DESPITE the stark revelations about the previously respected Adelaide Football Club revealed in all their damaging detail by The Age in recent days no one has been able to truly answer why two such experienced and trusted men as Steven Trigg and John Reid could commit such a flagrant breach of the AFL rules. And, it seems, believe it not to be the case.
How could Trigg have kept such information regarding a secret Kurt Tippett deal from his board and still feel he has its trust? How could the Adelaide board not have one director who generally has an eye on player contracts?
Given the facts to hand, terms such as ''rookie mistake'' and ''schoolboy error'' and ''naivety under pressure'' surely will not save the Crows now. The club must lose draft picks and receive a heavy fine. Until now the AFL believed the well-spoken Trigg, the former Adelaide media man who jumped to become the club's chief, to be holier than thou - in a good way.
He might have acted harshly and too quickly in sacking Matt Rendell, but perhaps his hand was forced to a degree and certainly Trigg escaped too much heat from that sorry incident. He might have been condescending in claiming Port Adelaide was damaging the code's brand in South Australia, but Port was too powerless at the time to fight back.
Now his reputation has been placed firmly on the chopping block. To be generous, he demonstrated a lack of knowledge and leadership and acted like a desperate man in sanctioning the Reid letter to retain Tippett. But that is being generous.
It is true that player manager Peter Blucher has been targeted by the Crows and other clubs, but his role in all of this is surely mitigated by the fact that he was responsible for one man and that was Tippett.
Trigg was responsible to a board and to a proud football club and its members. He will no doubt claim that the pressure of losing Tippett, loyalty to a battling coach Neil Craig and the combative nature of the Adelaide football community forced him to have a brain fade.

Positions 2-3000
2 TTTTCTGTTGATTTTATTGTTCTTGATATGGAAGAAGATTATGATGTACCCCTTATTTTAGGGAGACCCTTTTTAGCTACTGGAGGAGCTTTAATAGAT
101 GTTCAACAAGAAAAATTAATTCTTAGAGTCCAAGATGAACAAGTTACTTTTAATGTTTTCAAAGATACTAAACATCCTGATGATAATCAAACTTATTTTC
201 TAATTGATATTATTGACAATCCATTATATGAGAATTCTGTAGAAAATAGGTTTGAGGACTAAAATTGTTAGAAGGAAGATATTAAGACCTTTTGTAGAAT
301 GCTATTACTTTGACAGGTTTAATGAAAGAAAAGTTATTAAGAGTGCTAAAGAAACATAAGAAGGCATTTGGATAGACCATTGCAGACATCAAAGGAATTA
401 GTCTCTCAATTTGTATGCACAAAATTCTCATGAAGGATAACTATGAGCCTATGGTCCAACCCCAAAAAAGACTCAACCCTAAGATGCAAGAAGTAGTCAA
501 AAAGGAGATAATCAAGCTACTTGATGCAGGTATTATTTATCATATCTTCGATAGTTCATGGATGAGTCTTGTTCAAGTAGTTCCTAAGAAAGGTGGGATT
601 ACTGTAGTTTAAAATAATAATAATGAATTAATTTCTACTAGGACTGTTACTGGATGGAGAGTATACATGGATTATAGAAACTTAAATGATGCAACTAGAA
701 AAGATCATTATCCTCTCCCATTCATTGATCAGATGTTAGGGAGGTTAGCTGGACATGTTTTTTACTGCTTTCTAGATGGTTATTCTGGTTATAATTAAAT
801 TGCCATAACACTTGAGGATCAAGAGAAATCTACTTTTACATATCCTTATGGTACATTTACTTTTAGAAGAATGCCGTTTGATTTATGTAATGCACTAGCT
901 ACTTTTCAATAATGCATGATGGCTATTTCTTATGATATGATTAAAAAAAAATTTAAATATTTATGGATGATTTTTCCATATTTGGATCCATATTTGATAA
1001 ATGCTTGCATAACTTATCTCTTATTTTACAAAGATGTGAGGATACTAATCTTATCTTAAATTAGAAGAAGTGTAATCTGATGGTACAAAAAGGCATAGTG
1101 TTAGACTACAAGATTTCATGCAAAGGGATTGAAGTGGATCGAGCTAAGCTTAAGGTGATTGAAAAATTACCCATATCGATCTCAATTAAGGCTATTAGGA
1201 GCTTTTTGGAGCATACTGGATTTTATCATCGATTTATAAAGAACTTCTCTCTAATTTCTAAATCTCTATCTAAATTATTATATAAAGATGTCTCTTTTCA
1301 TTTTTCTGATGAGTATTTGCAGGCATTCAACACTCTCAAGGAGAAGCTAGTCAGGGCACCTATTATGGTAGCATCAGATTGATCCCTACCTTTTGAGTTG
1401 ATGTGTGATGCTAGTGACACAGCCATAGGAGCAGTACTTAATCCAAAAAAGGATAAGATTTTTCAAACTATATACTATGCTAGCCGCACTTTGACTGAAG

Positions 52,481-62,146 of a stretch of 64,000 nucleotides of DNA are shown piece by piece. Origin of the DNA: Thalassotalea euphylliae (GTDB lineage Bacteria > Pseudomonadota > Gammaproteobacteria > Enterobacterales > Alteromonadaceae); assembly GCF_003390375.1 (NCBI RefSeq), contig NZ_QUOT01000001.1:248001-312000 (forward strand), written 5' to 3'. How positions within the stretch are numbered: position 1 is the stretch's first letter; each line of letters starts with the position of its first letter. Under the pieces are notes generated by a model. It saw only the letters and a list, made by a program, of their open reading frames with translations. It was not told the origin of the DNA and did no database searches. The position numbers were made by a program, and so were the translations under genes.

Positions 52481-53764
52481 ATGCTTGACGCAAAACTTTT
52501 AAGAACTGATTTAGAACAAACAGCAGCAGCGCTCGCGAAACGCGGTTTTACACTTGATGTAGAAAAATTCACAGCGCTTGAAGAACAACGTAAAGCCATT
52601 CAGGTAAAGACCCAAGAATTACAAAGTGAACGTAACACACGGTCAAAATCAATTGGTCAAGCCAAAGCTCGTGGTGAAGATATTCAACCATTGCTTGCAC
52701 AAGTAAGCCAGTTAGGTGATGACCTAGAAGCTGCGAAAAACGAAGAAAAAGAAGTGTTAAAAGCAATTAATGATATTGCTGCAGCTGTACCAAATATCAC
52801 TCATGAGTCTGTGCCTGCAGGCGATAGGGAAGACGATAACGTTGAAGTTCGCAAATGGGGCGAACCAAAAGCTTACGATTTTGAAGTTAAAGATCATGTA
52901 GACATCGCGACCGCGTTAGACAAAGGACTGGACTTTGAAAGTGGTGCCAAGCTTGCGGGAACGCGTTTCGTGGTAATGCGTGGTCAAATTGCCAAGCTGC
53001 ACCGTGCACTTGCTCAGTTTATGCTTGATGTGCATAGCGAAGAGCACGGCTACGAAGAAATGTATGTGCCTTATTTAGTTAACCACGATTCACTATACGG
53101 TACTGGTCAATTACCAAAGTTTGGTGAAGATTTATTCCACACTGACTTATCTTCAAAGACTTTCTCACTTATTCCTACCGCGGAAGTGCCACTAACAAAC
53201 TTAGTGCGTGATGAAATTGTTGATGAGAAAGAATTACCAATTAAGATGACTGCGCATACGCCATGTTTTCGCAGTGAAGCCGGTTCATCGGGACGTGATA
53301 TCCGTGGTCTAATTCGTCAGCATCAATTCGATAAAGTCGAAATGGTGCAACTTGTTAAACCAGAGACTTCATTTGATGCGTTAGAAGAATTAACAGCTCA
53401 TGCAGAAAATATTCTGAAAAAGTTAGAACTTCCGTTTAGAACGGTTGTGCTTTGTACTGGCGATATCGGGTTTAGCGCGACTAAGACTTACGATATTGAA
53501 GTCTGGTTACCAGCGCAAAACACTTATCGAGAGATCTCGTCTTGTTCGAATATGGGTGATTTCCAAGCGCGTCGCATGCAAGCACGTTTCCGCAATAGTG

His loyal supporters at the AFL would also say that Trigg was guilty of stupidity but, frankly, given the responsibility of that position he has been guilty of much more, whereas the worst you could say about Blucher is that he has been incompetent.
If Trigg is feeling sick to the stomach about his mistake, then Blucher is struggling in a far more desperate fashion.
Adelaide has rejected the AFL's assertion that it investigated suggestions of draft tampering around the time The Age first reported the elements of the trade deal in 2011. It claims only Blucher was questioned by the AFL. The club is also backing away from accusations of poor governance in that the board had no knowledge of the letter which directed Tippett to potential third-party sponsors in a bid for an extra $200,000 and offered to underwrite that money - an offer at the heart of Adrian Anderson's current investigation.
Reid has reportedly claimed that he was not aware he had induced Tippett to take part in draft tampering. He is claiming his instruction not to share the separate agreement with the AFL was simply because the deal was legally outside the total player payments. It is true that all Tippett's agreements were, in fact, lodged with the AFL, but surely Reid is kidding himself.
And, on the subject of corporate governance, how can that have been the case if the board knew nothing about this letter. Is the executive protecting the directors? That seems unlikely given Rob Chapman's reputation and his insistence his CEO ''fess up'' to the AFL immediately upon learning of the deal.
The same thing happened to Cameron Schwab when Joseph Gutnick was his president in a previous incarnation at Melbourne. Schwab did not survive that particular board, but has gone on to forge a long career as a club chief executive.
Perhaps Trigg, too, will survive this but that seems difficult to imagine right now. He has spoken to his members via an emailed letter asking they stick with the club and insisting it was Adelaide which provoked this investigation. This is a moot point. Had Jesse White not come between a trade to Sydney for Tippett, none of this would have happened and the deal would have been kept secret.
Twenty-one years of good governance could mitigate Adelaide's punishment, particularly given that there is no suggestion of actual salary cap cheating, but when you consider how the AFL has penalised clubs for messy player paperwork, it surely will lose more than its role in the 2012 national draft.
When you consider Brock McLean was almost suspended by the AFL for his unfortunate AIDS-related tweet during the season, then you would have to imagine Tippett is in a lot of trouble too. He faces de registration of at least a month and potentially half-a-season.